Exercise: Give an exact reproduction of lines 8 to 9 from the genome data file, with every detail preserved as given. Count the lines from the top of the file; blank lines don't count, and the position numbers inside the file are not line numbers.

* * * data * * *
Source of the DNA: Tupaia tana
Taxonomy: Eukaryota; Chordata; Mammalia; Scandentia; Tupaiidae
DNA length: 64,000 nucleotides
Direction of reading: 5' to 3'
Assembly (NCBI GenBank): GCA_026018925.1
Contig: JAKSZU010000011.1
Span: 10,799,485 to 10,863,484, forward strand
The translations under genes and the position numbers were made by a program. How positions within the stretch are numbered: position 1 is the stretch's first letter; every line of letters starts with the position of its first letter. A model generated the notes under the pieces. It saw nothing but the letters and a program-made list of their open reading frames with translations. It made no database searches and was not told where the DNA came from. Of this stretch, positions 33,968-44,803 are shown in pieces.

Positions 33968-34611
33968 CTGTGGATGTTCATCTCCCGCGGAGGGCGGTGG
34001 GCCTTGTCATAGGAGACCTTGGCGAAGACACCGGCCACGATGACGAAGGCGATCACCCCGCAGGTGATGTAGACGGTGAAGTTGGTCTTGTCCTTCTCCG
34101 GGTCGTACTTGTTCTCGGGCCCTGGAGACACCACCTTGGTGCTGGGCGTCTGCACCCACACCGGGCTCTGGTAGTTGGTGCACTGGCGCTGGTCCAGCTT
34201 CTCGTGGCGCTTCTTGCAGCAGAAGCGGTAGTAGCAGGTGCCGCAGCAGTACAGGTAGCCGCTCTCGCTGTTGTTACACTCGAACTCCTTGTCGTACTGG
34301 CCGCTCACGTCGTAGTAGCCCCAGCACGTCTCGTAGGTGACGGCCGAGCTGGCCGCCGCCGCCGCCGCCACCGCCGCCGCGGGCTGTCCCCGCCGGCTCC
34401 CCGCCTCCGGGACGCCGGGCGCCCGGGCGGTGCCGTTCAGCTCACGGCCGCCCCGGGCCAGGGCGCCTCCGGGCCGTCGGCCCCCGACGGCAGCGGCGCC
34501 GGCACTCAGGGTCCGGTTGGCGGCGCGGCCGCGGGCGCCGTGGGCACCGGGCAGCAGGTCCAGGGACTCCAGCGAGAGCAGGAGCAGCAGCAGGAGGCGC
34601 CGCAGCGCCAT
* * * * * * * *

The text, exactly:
The translations under genes and the position numbers were made by a program. How positions within the stretch are numbered: position 1 is the stretch's first letter; every line of letters starts with the position of its first letter. A model generated the notes under the pieces. It saw nothing but the letters and a program-made list of their open reading frames with translations. It made no database searches and was not told where the DNA came from. Of this stretch, positions 33,968-44,803 are shown in pieces.

Positions 33968-34611